Saturday, December 31, 2016

From Sketch to Sculpt... and beyond

Several years ago, at our last Games Day, I sketched out this design for a scratch sculpted Heirotitan.   GW hadn't made one at the time (and they never will at this point), so I thought it would be very fun to sculpt my own!

I used a variety of materials to create the sculpt, including the tin foil armature!  Most of the sculpt is made from Apoxy Sculpt, which I really love.  It has all the good properties of green stuf, but none of the bad!  The same for a Miliput comparison.

Here's the original post with more images:

Here's part two of the sculpting process:

I really enjoyed painting this as well... here's a post:

He also had a buddy... a scratch sculpted Colossus!

The fluorescent paints were added to many of the surfaces in order to make the colors shimmer.  Since they entire army was tainted by Tzeentch, that was very important.

This might give you an idea of how massive he was.  I wish that I could have put him on a bigger base, but that's the legal size!

One final look at the Heirotitan.  He was definitely a favorite of the army, and a centerpiece of the story and the display board.

He's also here:

Friday, December 30, 2016

Saurus Shield

This is another trip in the way back machine, looking at some of the very first miniatures that were painted with the Shaded Basecoat technique.  In fact, this is one of the first units where "primer painting" was tested.

Not only were all these methods designed to save time, they were also meant to strengthen the coat of paint itself.  If your first several layers of "paint" is actually primer, you have some very solidly painted figures!

There was a bit of an update on these, as I used one of the Green Stuff World Mayan ruins bases for him.  I have seen them many times in their ranked up incarnations, so it was fun to see them in a more generic basing shape (or Age of Sigmar).

You can see the original Shaded basecoat article here... it will all look very familiar!

Thursday, December 29, 2016

A Crushing Success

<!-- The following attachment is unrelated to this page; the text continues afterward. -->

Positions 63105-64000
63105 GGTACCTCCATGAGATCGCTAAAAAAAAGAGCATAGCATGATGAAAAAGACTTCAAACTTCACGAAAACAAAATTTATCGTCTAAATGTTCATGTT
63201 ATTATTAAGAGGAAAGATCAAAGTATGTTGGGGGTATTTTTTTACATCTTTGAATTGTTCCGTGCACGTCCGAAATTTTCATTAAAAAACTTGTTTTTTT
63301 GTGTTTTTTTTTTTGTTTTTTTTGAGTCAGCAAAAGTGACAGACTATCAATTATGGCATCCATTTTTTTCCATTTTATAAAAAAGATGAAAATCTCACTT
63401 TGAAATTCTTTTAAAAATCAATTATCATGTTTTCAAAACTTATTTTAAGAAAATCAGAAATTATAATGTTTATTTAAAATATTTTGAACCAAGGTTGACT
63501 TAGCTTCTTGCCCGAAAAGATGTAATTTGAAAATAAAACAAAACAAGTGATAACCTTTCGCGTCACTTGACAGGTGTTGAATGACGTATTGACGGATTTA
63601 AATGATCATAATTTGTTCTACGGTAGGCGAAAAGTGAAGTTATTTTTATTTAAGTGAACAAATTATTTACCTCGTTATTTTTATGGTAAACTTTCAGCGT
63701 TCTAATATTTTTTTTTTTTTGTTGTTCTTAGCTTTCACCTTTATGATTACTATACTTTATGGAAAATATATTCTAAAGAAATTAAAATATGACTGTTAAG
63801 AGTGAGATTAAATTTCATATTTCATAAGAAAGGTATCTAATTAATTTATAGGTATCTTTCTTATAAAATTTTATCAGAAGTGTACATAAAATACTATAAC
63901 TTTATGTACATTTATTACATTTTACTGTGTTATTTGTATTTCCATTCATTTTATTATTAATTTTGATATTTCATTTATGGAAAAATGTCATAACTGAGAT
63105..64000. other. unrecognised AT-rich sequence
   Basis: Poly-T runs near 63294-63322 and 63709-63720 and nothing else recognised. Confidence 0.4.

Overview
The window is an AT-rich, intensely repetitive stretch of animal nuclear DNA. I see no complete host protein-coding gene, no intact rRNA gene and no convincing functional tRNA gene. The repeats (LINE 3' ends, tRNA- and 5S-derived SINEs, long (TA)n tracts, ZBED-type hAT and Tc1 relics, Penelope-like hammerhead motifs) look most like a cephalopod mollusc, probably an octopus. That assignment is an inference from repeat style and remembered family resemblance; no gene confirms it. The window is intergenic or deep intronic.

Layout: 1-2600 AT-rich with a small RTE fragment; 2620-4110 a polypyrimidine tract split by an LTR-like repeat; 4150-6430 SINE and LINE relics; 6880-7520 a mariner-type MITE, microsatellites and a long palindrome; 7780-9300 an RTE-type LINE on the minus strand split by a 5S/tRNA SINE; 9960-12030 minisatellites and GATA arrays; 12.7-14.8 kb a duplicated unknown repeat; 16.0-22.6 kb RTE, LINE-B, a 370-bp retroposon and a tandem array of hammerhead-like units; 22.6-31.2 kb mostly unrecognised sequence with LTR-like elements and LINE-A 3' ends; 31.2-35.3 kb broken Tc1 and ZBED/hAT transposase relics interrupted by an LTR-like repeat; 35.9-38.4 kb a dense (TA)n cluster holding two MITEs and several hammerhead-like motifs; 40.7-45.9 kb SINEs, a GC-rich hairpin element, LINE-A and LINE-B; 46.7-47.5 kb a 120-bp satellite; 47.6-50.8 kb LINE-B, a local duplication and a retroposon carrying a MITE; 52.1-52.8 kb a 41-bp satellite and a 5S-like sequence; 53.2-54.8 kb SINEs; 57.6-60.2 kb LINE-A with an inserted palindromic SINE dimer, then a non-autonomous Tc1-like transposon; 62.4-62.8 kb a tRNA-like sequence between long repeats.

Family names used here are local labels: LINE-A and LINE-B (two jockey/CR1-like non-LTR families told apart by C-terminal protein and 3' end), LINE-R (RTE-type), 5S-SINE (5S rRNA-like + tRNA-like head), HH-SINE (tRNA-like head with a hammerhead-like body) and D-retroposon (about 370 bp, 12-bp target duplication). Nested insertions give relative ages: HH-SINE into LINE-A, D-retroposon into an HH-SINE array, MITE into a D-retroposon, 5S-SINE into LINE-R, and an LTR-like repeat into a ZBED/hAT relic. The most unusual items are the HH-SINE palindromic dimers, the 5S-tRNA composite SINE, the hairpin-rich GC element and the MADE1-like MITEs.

As promised, the follow up article on the winter Germans, this time applying snow.  The "setup" for this part of the process was done with those warmer, darker glazes in the last post.

Before I applied the snow, I wanted to add some winter grass and shrubbery.  I have a few types here from Army Painter and Kings Hobbies and Games

These add a lot of extra dimension to each figure, especially when they are strategically placed to maximize the action of a particular pose.

When you choose the tufts, the size of each one and the number you place can make a big difference.  It is best to place different sizes, and not "bracket" your figure between two equal tufts!

You can see what a big difference the placement makes!  It already looks like winter is setting in...

I don't always set the tufts right at the feet of the figures.  A mix of placements is best, with a few having no tufts at their feet.

We are now ready for some snow!  I will use the Secret Weapon Miniatures crushed glass method.  The concept is very simple, you add the realistic water to the crushed glass, and apply it to the base.

You need to take some care with the crushed glass, because that can be harmful if mishandled.  Wearing some latex gloves and a simple mask would be more than adequate to prevent any issues.

Making the actual mixtures is more by feel than any specific ratio.  More Realistic Water in the mix will create a wetter, more melted snow, while a drier mixture will make a powdery type of coverage.

In step one, I keep both substances far apart on a piece of blister pack.  I have a lot of cheaper craft brushes on hand for this task!  In the second step, I bring more of the glass to the Realistic Water.

Don't take too long with this process, though, because it can dry very rapidly!

Once I have the mix that I want, I start putting blobs on to the base, spreading them out with the brush.  This was an in between kind of mix... not too dry, not too wet.

Keep in mind that it does lighten as it dries.  Also try to pay attention to where you have that snow piling up.  If you have one big blob in one space, and almost none in another, it makes less sense and will curtail the effect.

These are examples of larger blobs that were placed and then pulled flatter to match the surface.  The drier your mix is, the more you will end up with clumps that don't flow and move as easily.

I always try to include a few twigs or something resembling a branch when I am working with the snow, because that adds one more bit of dimension and realism to the scene.  The wetter your mixture is, the easier it will be to apply it to the trees.

Here's a view of all the lads with their snow applied.  Again, the color will lighten as it dries.

Since I have been covered in snow many times after walking just a few blocks to the store in an average snowfall, I placed a slight amount on the equipment, and on the hoods, etc.  Not only are these natural "collection points", they are far away from any source of body heat.